Average U.S. retail pump prices for both diesel and gasoline increased this week, according to data tracked by the Energy Information Administration (EIA), ahead of the Thanksgiving holiday when travel by automobile is only expected to drop slightly from last year’s volume.
Diesel prices increased 2.2 cents to an average of $3.844 per gallon for the U.S. this week, though that’s 19 cents per gallon cheaper compared to the same week in 2012, according to the EIA’s numbers. Diesel prices rose in all regions of the country except for the Rocky Mountains and West Coast, where prices stayed flat.
The agency noted that diesel exceeded the $4 per gallon mark in California ($4.023) and New England ($4.003) while the Midwest reported the largest one-week jump in diesel prices, some 3.5 cents to reach $3.829 per gallon, followed by the Central Atlantic (2.9 cents to $3.919) and Lower Atlantic (2.9 cents to $3.808) regions.
Gasoline prices surged 7.4 cents to $3.293 per gallon, EIA noted, though that’s 14.4 cents cheaper per gallon compared to the same week in 2012. Prices increased in all regions of the nation except for the Rocky Mountains (a 3.8 cent drop to $3.145 per gallon) and the West Coast (a one cent decline to $3.457) even when California is cut out of the West Coast’s pricing mix (a 4/10ths of a penny decline to $3.302).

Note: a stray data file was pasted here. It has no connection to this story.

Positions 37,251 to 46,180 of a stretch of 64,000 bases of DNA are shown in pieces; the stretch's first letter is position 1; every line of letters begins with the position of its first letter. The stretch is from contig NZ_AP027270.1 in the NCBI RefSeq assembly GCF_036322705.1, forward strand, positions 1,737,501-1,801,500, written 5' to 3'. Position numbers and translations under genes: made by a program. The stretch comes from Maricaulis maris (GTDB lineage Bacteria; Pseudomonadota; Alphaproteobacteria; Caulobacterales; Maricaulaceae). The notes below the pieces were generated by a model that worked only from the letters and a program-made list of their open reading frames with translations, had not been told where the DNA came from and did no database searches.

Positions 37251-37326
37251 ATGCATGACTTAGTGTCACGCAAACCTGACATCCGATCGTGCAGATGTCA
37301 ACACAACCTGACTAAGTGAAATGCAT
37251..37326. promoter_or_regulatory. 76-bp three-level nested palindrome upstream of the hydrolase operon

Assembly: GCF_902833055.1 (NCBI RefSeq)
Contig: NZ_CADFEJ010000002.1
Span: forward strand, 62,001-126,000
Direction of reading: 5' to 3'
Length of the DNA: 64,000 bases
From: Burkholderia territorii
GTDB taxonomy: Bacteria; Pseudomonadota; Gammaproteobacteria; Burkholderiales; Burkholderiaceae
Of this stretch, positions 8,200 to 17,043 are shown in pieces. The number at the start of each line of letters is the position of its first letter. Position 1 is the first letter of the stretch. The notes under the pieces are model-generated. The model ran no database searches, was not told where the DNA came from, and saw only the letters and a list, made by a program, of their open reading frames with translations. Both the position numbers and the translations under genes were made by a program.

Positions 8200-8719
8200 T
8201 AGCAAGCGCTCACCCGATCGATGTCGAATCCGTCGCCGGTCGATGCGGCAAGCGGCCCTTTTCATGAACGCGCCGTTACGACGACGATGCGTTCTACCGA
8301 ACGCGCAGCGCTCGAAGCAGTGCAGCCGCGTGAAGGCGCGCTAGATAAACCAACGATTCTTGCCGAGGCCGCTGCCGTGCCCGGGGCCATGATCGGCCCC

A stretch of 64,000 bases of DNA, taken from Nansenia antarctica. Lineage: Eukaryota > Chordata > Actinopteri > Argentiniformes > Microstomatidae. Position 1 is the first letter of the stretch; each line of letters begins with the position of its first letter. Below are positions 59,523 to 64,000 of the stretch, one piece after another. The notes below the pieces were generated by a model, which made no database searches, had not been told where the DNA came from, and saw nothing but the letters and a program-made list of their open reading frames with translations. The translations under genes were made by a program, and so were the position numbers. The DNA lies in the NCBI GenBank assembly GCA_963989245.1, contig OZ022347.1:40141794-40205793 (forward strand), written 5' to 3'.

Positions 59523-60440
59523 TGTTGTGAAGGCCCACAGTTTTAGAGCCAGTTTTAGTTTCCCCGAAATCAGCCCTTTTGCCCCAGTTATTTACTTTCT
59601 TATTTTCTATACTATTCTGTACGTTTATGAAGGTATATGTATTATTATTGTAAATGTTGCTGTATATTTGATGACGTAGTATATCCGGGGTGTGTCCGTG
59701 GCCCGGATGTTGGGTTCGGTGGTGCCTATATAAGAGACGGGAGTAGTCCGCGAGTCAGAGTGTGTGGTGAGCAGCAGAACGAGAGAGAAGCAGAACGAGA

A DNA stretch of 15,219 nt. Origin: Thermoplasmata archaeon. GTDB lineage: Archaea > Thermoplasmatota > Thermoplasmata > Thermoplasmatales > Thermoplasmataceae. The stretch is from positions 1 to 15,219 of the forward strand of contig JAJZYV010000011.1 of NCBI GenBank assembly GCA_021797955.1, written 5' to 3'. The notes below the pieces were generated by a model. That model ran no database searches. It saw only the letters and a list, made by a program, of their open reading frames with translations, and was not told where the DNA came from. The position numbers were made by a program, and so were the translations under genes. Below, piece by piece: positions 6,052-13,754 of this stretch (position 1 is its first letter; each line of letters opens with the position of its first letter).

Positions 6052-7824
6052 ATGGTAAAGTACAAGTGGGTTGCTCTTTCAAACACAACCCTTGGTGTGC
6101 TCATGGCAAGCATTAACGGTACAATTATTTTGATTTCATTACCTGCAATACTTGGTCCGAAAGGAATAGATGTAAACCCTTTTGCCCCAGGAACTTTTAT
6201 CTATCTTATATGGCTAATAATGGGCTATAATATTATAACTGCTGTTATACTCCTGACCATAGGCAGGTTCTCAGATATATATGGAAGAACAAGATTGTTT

The Gulf Coast and Lower Atlantic regions witnessed the biggest one-week jump in gasoline prices, EIA said, with increases of 13.6 cents to $3.14 per gallon and 13.5 cents to $3.338 per gallon, respectively. As a result, the East Coast as a whole experienced a 10.4 cent increase in gasoline prices to $3.386 per gallon, the agency noted.
Those diesel and gasoline price spikes are occurring ahead of what’s expected to be significant highway traffic over the Thanksgiving holiday, though slightly less than 2012’s volumes, according to projections by AAA.
The group expects 43.4 million people to travel in the U.S. during the Thanksgiving holiday period, a decrease of 1.5% from the 44 million who traveled last year, with the highest volumes traveling tomorrow, on Wednesday Nov. 27, the day before the holiday (37%), with the bulk returning on Sunday Dec. 1 (33%) with another 24% expecting to return on Monday, Dec. 2, or later.
AAA added that 90% of Thanksgiving holiday travelers or 38.9 million are expected to go by automobile, and while that’s a decline of 1.6% from 2012, the average distance traveled is expected to jump to 601 miles, an increase of 2.2% from 2012 when travelers planned to log 588 miles.